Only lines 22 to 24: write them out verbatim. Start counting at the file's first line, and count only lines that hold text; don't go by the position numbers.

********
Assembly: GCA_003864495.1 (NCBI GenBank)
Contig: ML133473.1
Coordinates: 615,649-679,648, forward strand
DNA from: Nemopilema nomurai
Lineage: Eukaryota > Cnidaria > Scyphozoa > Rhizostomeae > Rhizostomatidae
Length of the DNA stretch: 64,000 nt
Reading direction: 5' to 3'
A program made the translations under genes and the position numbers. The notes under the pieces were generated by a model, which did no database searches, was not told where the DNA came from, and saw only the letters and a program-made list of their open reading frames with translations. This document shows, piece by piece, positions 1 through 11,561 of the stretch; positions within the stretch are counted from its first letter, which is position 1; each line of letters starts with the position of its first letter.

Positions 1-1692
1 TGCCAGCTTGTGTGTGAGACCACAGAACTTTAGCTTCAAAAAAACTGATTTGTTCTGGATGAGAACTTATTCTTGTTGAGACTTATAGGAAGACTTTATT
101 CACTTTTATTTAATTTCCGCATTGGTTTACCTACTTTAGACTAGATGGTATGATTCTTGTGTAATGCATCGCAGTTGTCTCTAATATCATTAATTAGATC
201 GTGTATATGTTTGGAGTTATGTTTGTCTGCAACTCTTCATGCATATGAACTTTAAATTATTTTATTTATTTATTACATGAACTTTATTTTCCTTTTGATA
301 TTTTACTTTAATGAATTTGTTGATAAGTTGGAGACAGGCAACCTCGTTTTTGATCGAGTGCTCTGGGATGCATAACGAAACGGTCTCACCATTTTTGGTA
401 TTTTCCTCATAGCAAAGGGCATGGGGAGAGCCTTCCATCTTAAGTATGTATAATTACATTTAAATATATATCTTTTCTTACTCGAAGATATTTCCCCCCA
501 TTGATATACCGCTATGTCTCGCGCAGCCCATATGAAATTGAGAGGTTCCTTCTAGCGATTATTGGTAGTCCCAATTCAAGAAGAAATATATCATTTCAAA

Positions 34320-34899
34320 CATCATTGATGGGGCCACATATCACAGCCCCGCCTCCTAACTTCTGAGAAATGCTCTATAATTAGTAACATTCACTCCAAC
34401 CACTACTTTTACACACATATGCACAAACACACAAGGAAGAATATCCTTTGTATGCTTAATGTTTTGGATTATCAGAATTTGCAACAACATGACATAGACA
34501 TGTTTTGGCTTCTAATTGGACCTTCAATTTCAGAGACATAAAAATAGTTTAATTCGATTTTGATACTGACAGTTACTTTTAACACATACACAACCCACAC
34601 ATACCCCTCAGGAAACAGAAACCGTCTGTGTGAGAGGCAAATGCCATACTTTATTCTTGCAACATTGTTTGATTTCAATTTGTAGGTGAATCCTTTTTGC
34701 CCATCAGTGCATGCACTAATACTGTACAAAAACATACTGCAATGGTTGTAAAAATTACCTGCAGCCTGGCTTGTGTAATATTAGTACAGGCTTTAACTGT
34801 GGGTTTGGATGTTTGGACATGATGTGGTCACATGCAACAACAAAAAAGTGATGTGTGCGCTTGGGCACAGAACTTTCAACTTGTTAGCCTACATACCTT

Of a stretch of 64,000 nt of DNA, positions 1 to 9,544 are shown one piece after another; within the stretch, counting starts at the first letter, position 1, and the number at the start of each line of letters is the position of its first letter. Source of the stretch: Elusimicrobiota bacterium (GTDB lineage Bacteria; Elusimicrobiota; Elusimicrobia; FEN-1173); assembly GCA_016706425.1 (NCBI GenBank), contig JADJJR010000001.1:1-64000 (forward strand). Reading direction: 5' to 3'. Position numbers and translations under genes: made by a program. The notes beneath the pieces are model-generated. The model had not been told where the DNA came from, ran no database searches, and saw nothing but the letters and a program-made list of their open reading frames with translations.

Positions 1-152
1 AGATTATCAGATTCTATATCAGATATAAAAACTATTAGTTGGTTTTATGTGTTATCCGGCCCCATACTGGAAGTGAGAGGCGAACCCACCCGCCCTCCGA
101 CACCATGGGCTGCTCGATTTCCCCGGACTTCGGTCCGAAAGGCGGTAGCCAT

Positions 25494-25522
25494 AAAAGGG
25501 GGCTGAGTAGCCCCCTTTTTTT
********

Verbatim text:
34801 GGGTTTGGATGTTTGGACATGATGTGGTCACATGCAACAACAAAAAAGTGATGTGTGCGCTTGGGCACAGAACTTTCAACTTGTTAGCCTACATACCTT

Of a stretch of 64,000 nt of DNA, positions 1 to 9,544 are shown one piece after another; within the stretch, counting starts at the first letter, position 1, and the number at the start of each line of letters is the position of its first letter. Source of the stretch: Elusimicrobiota bacterium (GTDB lineage Bacteria; Elusimicrobiota; Elusimicrobia; FEN-1173); assembly GCA_016706425.1 (NCBI GenBank), contig JADJJR010000001.1:1-64000 (forward strand). Reading direction: 5' to 3'. Position numbers and translations under genes: made by a program. The notes beneath the pieces are model-generated. The model had not been told where the DNA came from, ran no database searches, and saw nothing but the letters and a program-made list of their open reading frames with translations.

Positions 1-152